4. In the lead up to communion I remarked that the first person to think of when we experience a rupture in our relationship with someone is not oneself or even the other person, but Jesus. Jesus is the most important love that Christians share. How do you think you are doing when it comes to thinking of Jesus in this way? How can we help each other make sure that that thought is to us more than a cliche?

Tuesday, October 4, 2011

Why Go To Church?

This past Sunday we began a mini-series of homilies on the doctrine of the church. Why Go To Church? This was the title of the first one. Here is a recap:

Today we are taking up the question: why go to church? There are many ways to answer this question but I think one way of getting at the heart of the matter is to consider an example of what sort of thing God intends to happen in the body of Christ and because of the body of Christ. I say, in the body of Christ because it is the church community, referred to as the body of Christ in the New Testament and in other literature of the early church, that is God’s normative means and instrument, through which he shows the world how to be reconciled to God and to one another. I say because of the body of Christ because it is only through the grace of God at work in the community through the Holy Spirit that true reconciliation can occur.

The example I want to consider with you can be a particularly difficult one to get our heads and hearts around because it is the story of a runaway slave named Onesimus and how Paul urges his master, Philemon, to be reconciled to him. As modern Westerners we, of course, would prefer Paul to have commanded Philemon to free Onesimus. I have included below an addendum that is a brief summary of why the New Testament authors did not take this kind of head-on approach when confronting the social relationships common to the pagan Roman world. However, in this recap, I want our main focus to be on how God uses the church as a theater of redemption for the world to watch.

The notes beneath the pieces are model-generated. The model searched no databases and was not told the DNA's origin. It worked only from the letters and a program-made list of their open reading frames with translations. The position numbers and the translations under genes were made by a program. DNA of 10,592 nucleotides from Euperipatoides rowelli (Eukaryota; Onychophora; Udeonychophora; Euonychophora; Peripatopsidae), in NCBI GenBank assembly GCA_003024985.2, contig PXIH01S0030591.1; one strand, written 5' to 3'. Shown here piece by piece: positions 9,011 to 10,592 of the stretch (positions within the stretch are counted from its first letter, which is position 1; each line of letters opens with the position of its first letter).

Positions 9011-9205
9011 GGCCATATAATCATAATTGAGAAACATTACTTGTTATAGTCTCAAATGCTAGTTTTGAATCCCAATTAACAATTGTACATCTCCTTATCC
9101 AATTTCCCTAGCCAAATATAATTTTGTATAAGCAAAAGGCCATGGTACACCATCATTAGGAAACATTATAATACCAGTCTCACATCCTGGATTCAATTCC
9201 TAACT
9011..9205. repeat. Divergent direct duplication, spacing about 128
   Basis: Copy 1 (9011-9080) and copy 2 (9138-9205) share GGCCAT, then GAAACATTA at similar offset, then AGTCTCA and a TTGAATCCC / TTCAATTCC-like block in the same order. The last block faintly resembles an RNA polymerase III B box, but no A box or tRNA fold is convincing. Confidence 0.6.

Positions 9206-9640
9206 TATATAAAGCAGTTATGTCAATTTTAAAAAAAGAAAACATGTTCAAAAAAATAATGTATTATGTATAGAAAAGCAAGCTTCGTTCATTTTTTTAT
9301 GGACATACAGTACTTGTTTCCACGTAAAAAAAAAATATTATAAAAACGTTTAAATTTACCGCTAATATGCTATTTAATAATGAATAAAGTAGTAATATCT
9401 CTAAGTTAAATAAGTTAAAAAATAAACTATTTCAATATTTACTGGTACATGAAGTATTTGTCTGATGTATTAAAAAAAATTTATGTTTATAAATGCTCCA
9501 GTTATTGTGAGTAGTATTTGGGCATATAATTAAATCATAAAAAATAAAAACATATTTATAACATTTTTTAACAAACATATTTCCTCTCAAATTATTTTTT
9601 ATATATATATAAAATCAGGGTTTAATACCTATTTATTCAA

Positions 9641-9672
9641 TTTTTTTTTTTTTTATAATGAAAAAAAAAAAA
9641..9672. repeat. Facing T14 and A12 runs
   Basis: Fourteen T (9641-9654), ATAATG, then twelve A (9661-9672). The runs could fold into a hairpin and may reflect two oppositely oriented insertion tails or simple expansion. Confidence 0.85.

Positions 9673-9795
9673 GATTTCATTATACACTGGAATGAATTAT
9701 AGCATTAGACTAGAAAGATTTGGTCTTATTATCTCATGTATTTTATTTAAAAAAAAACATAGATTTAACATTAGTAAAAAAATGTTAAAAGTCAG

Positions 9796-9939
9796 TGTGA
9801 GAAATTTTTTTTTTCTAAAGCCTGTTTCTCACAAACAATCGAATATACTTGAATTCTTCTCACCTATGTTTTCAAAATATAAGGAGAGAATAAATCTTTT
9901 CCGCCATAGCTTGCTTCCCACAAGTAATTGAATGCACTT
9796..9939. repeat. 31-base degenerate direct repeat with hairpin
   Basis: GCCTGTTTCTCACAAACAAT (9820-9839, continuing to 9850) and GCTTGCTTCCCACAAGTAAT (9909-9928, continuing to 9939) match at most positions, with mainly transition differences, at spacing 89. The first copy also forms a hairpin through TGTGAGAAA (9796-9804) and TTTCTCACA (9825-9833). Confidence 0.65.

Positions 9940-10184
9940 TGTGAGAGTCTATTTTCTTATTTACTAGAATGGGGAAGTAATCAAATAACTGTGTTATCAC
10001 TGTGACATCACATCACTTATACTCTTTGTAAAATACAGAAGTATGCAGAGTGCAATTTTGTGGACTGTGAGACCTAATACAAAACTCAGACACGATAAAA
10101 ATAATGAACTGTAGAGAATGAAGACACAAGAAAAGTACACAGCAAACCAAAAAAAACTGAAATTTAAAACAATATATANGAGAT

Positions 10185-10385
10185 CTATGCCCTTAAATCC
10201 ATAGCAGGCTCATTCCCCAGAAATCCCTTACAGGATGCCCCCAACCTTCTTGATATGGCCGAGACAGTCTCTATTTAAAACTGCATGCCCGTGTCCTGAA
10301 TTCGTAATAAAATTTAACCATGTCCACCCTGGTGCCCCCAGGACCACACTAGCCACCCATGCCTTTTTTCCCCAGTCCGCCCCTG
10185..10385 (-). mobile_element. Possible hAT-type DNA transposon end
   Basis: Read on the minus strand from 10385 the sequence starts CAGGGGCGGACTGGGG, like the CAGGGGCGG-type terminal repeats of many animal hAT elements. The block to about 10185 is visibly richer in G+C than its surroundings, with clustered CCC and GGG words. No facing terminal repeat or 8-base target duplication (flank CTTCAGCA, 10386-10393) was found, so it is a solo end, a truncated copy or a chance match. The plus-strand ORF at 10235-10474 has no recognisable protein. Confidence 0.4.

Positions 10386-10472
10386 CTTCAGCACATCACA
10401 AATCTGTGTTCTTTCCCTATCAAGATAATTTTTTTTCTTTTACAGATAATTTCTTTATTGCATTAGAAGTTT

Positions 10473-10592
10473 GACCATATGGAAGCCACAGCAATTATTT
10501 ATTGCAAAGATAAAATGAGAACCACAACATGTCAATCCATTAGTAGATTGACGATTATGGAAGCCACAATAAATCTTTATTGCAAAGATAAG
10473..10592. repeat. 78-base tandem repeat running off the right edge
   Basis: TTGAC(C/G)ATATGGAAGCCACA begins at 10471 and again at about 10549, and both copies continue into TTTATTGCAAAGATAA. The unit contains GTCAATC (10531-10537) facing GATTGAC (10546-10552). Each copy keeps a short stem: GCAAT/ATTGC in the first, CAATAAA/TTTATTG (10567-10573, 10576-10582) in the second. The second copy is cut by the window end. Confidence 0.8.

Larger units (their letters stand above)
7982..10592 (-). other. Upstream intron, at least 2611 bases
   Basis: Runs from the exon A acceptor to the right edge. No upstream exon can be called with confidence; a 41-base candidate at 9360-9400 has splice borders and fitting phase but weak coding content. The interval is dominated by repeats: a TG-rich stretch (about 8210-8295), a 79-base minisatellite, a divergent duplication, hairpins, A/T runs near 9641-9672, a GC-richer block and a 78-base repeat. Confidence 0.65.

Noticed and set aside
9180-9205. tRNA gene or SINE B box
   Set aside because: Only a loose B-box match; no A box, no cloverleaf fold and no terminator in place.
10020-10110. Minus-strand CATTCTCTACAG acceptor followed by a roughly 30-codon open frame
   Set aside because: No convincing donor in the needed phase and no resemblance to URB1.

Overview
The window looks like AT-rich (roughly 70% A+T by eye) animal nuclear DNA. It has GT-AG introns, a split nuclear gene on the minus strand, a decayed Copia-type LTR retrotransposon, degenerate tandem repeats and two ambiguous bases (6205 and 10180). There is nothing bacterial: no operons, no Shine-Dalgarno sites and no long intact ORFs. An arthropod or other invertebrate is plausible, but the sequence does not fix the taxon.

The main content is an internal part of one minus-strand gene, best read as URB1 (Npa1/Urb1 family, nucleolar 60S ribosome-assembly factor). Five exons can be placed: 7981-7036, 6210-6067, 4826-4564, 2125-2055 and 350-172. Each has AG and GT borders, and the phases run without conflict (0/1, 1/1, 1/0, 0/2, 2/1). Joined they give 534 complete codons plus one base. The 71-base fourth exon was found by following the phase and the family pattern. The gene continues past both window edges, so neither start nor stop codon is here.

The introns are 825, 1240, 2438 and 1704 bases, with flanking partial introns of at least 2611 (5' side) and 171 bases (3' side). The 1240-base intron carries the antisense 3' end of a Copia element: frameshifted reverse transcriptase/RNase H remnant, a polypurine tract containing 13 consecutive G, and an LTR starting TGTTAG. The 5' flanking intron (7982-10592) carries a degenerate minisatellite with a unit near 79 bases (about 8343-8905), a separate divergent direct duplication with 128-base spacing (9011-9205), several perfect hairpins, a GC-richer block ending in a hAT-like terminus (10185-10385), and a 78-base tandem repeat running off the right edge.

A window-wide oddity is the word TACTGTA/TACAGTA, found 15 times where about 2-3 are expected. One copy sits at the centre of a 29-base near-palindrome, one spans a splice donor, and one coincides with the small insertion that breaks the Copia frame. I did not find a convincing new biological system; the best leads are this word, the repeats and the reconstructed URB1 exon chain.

Luke Timothy Johnson has this to say about the church: "The church is, in a real sense, the continuation of the incarnation, the embodied presence of the resurrected Jesus through the power of the Holy Spirit... the church is.... the laboratory for communal life before God, the model that the world can see.... as the basis for its own rebirth."

I can think of no better example of this principle at work than in what Paul prescribes for Philemon, Onesimus and the church that met in Philemon’s home.

Here is a brief summary of what Paul urges but first a little background on this letter:

Philemon was a Christian leader in the churches that met in around Colossae. We can deduce that he came to follow Jesus through Paul's church planting efforts in this region. He and Paul had become friends, Philemon probably had helped financially with Paul's ministry, and now one of the regional churches met in Philemon's home. Onesimus, one of Philemon's household slaves had run away, perhaps stealing money on the way out the door. Somehow Onesimus ends up coming to Paul who is under house arrest - perhaps in Rome? He becomes converted and Paul desires to see Philemon and Onesimus reconciled. Most likely, Onesimus carried this letter to Philemon, asking for reconciliation, along with the epistle to the Colossians when he returned from being with Paul to home.

The gospel at work!